Friday, July 13, 2012

Tatiana Lysenko's Mature Perspective

Despite beating my favorite Shannon Miller at the 1992 Olympics for the gold medal in the balance beam final, I've pretty much always loved Tatiana Lysenko. She was stylish and performed with so much difficulty--much more than she needed at the time. And many years later when I learned that she is Jewish, I was proud to mentally welcome her to the Tribe of Jewish gymnasts. She's pretty much the best we've ever had. (I was also pleased to see that we both had a similar sort of bushy, unruly hair.)

Gymnastike caught up with her twenty years after Olympic performance in Barcelona and it's evident that she remains as poised as she ever was on the balance beam.

She now lives in San Francisco and works as a lawyer. A lawyah!

It always pleases me when I hear about gymnasts such as Amy Chow, Kerri Strug, and Lysenko--great champions all--who have managed to move onto careers out of the gymnastics sphere. This is not meant as a criticism of those that don't. That many elites stay with a sport in their professional lives is proof that they may have been among the lucky ones who have found their lifelong passion at a young age. But it's just nice to see gymnasts move into careers where their youthful accomplishments don't matter.

Lysenko also seems to be well-adjusted with a healthy perspective on the difficult training of her youth. As an adult, she has an appreciation of the process that made her an Olympic champion. I imagine that training as an elite in the ultra-competitive Soviet system under the tutelage of Oleg Ostapenko couldn't have been easy.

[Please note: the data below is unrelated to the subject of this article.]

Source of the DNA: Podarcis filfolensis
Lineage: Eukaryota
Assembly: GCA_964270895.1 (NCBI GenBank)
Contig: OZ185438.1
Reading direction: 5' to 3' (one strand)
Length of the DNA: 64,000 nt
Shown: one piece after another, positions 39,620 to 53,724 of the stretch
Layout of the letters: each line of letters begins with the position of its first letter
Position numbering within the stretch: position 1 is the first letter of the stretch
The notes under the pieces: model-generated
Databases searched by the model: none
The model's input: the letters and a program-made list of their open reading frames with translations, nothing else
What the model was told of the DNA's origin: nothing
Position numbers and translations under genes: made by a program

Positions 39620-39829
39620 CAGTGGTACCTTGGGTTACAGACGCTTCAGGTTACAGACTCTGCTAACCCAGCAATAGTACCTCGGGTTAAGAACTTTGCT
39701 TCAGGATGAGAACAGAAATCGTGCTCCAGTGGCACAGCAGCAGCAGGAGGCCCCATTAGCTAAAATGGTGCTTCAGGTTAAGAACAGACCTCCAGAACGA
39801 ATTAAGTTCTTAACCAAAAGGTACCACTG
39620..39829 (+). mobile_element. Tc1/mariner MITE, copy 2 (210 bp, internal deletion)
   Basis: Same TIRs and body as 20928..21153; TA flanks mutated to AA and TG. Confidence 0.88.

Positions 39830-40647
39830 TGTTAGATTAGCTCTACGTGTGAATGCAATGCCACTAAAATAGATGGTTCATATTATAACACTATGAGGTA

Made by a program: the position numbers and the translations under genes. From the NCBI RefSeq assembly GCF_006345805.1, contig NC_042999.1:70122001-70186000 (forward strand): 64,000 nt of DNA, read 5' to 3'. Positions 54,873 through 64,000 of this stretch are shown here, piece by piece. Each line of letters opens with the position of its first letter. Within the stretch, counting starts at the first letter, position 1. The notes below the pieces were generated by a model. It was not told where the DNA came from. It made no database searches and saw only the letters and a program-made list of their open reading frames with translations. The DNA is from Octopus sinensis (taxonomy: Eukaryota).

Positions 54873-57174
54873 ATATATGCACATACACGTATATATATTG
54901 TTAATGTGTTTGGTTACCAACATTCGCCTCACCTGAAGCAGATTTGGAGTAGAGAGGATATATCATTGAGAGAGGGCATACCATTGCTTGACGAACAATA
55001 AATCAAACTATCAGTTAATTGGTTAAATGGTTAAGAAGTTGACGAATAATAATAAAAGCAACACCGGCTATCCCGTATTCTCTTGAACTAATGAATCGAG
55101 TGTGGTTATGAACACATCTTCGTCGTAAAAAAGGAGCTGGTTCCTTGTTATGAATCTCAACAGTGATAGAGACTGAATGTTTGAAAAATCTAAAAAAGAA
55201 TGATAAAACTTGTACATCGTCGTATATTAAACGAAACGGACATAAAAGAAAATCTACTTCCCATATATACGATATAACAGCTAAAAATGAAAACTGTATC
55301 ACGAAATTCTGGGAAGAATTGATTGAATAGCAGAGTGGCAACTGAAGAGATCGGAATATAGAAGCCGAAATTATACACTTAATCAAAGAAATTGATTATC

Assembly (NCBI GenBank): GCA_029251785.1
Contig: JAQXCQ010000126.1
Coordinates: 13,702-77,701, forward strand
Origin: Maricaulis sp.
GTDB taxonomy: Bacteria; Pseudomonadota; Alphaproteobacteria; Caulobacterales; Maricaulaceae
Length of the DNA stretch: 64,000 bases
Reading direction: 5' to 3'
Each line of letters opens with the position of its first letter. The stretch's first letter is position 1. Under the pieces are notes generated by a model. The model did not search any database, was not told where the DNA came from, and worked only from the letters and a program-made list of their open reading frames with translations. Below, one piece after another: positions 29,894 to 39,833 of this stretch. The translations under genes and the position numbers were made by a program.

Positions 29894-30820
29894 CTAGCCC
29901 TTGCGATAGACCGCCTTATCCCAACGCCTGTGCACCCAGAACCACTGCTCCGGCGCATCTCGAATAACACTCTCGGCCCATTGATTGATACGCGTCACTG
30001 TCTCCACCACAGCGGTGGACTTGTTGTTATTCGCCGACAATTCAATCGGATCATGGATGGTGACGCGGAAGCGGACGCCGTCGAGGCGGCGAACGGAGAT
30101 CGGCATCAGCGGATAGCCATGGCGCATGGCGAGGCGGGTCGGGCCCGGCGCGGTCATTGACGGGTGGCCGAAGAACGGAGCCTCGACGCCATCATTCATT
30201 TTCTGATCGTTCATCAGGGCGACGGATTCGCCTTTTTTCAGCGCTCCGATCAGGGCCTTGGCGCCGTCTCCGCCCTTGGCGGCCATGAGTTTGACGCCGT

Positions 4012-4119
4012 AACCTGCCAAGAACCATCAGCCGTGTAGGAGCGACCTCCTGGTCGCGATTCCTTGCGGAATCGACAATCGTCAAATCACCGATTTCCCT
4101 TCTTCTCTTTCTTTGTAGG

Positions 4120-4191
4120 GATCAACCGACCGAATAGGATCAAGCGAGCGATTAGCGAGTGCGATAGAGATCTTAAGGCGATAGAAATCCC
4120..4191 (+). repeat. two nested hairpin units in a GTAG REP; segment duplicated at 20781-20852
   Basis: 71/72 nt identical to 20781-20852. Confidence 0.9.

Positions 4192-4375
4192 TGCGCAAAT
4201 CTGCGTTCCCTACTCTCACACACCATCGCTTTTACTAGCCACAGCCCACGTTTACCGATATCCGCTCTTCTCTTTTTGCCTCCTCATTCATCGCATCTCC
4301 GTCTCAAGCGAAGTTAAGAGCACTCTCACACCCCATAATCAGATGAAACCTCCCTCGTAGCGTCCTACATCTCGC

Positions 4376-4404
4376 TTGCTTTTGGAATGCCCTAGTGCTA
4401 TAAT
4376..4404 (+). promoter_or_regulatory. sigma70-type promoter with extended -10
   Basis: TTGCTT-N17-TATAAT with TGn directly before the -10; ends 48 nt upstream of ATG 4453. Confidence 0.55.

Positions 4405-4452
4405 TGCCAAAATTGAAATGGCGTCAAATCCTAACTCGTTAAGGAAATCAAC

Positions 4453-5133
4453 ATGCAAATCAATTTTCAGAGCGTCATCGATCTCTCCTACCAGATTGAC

But fortunately for Lysenko, her family had the right attitude about gymnastics and helped her keep things in perspective. After reading this interview, watching Aly Raisman's documentary, and Dominique Mocean's memoir Off Balance, the idea that keeps being driven home is how important the family is in this high-level training, high stress situations.

For Raisman and Lysenko, their families countered these stresses of gymnastics, buffering the athletes from the pressure. I can't imagine that either Raisman's or Lysenko's training was that much easier than Moceanu's during her time at the Karolyis. I think these stories demonstrate how important a part the family plays in the overall development of a female gymnast. A supportive one that acts a defense against the harshness of the elite world can be a tremendous asset. Parents that collude with the sport will make the life of a teen athlete hellish.

Not that I in any way consider the Karolyis to be angelic or their training methods to be benign, but I don't think they're the cardboard villains she makes them out to be. Rather, in Moceanu's book, the biggest culprit seems to be not gymnastics or the Karolyis but a stage father who didn't act as a buffer for his child. (And a mother, who was cowed by her domineering husband, didn't intervene and protect her.) And if it's unfair to lay the blame solely on the shoulders of the family, I think it would also be unfair to say that harsh coaching and the sport was the root of Moceanu's unhappiness. After all, other gymnasts have had a different perspective on the Karolyis.  

Moceanu, at times, seems to come to some sort of understanding of her parents' actions and motivations as she has gotten older largely because she has had to. Those people are her parents and no one wants to go through life angry and resentful of their family. As for former coaches who are not as important to your emotional well-being and your future--it's not nearly as urgent to try to understand their perspectives because once you leave the sport behind, you can leave them behind, too.

No comments: